It’s been the same tired old dad joke for 29 years.
“I met Prince Philip once,” I told people. ‘What did he say?’ they would ask.
“I could tell you,” I would say, “but then I have to kill you.”
So it was the night I met the Queen and her husband the Duke of Edinburgh.
While waiting in the reception area of Admiralty House, Kirribilli, overlooking the most spectacular view of Sydney Harbor imaginable, we were given a crash course on the rules and regulations of royalty meeting.
Queen Elizabeth II and Prince Philip (pictured above) waving to the crowd that gathered at Adelaide Airport on Tuesday, February 25, 1992
Mike Colman met Prince Phillip at the Kirribilli House in Sydney in 1992 while serving as the Governor General
On the trip in 1992 – to mark Sydney’s 150th birthday – the Queen made her way to Royal Randwick to stage the Queen’s Cup – she is pictured with winning jockey Shane Dye (right)
Women were shown how to bow, the men told that a dip of the head was sufficient. The queen was to be addressed first as ‘Majesty’ and then ‘Madame’, the duke as ‘Lord’.
No pictures could be taken and most importantly, the royal couple did not say anything under any circumstances that would be repeated outside those four walls.
It is a royal decree that I have followed religiously ever since. Until now.
With the sad passing of the Duke of Edinburgh (or ‘sir’, as I will always think of him) I think the statute of limitations is over.
Colman was impressed by the Duke’s sense of duty to the monarchy after their meeting in Sydney in 1992
I was among the small, select group of journalists who had been invited by the Governor General’s Controller (who, according to the invitation, had been ‘ordered’ by Her Majesty to do so) for reasons I’m still not sure.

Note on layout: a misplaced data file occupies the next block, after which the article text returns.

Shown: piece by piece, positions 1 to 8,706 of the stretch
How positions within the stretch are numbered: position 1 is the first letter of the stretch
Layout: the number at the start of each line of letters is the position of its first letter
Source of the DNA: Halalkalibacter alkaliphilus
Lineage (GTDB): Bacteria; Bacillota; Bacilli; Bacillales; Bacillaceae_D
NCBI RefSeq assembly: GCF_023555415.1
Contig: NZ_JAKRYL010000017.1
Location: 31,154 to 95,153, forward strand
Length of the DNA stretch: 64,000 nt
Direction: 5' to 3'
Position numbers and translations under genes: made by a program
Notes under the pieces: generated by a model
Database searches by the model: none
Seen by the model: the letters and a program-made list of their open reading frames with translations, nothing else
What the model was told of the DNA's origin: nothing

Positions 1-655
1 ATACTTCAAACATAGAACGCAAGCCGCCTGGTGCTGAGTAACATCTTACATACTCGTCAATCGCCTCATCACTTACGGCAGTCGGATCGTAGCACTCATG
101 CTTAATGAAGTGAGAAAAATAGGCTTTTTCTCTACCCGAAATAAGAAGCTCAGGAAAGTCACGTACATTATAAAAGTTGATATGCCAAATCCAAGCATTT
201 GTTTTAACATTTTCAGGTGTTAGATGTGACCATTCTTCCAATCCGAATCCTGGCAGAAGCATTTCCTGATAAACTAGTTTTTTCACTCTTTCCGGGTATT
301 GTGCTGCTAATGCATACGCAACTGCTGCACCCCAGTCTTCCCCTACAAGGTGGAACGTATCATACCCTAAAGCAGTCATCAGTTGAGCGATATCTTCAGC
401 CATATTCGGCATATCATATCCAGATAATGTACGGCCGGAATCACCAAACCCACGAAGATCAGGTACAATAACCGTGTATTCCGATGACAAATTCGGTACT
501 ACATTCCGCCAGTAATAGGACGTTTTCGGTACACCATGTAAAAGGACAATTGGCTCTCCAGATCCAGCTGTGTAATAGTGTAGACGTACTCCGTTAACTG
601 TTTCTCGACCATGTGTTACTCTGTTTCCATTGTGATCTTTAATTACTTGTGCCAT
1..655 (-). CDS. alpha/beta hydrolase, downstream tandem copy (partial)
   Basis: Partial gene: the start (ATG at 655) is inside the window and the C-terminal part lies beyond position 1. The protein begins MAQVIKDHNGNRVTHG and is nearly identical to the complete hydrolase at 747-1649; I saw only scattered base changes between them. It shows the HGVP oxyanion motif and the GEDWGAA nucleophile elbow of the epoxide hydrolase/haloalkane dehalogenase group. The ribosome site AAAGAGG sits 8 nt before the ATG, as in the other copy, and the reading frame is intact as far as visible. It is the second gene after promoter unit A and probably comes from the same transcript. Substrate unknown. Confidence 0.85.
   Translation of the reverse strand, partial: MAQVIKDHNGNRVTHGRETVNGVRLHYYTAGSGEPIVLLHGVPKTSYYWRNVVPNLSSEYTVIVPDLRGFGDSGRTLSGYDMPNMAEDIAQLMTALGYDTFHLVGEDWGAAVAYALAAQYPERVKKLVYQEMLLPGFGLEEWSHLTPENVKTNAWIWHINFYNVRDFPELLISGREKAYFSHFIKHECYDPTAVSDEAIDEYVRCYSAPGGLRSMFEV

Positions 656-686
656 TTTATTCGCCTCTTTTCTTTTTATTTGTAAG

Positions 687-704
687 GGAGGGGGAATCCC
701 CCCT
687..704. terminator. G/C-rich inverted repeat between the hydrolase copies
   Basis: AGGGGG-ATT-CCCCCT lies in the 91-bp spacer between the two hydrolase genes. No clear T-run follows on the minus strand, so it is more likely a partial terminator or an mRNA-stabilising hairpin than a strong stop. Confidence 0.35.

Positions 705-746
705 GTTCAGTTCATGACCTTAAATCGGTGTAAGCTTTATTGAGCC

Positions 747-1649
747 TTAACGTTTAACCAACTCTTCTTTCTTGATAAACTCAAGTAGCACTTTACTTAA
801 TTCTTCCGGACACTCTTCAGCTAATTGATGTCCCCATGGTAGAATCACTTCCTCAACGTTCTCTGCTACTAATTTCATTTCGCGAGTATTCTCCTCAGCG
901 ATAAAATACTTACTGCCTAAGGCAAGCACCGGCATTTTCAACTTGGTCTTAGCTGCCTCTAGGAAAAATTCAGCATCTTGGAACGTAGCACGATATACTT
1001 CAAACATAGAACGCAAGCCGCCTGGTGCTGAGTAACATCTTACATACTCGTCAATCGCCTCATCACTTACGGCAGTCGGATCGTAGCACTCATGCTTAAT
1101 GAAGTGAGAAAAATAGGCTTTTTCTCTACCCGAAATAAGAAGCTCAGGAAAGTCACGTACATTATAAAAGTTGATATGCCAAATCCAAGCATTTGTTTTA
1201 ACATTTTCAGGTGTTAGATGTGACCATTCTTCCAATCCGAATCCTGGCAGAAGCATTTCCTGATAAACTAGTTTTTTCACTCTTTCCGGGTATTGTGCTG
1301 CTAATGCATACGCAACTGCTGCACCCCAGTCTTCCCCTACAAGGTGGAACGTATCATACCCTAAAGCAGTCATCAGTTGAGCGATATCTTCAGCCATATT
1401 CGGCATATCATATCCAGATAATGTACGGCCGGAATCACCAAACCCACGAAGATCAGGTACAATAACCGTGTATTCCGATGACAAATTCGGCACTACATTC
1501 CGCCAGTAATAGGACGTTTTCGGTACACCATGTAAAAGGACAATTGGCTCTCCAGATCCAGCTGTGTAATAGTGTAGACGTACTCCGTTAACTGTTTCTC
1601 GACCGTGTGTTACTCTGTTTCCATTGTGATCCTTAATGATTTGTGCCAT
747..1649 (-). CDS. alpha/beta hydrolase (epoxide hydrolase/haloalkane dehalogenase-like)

I was a sports journalist, not a correspondent at the palace, and I had not yet written a word about the royal tour.
I can only assume that months before my editor had applied for tour accreditation on my behalf for the odds that the Queen and Duke would have wanted to play a game of footy or a night of boxing during their trip and I would have to cover it up.
When the auditor randomly pulled names from his accreditation list to come up with the numbers for the royal media reception, I was lucky.
So there I was on the afternoon of Wednesday, February 19, 1992, all dressed in my one suit, kissing my wife and little daughter goodbye, and walking out the front door of our partially renovated fixer-upper to have a cup of tea with the Queen.
It wasn’t until we were standing along a wall and the royals entered the room that I smoothed the sides of my suit coat and realized that one of the baby’s pacifiers was in the bag.
The Queen and Duke moved along the line shaking hands as we curtseyed and bowed, then split into two pre-organized groups for a more casual interaction with one of our royal hosts.
I have the duke.
Queen Elizabeth II (photo right) and husband Prince Philip left the impression after a visit to Australia in 1992
Queen Elizabeth II (center of photo) opens New South Wales Parliament, at Parliament House, Sydney on 20 February 1992, Prince Philip sitting to her right.
It was like being at a wedding with the old aunts and uncles while all your friends were sitting at the fun table.
The group around Mrs chuckled and ooh and aahing as Her Majesty enchanted them with humorous anecdotes and charming bon mots.
Our group, on the other hand, felt like we had been called to the principal’s office after being caught picking money from the tuck shop.
Things got off to a tough start when someone tried to break the ice by telling Prince Philip that she was related to an old friend of his. The Duke’s response gave the impression that “friend” was somewhat exaggerating the relationship.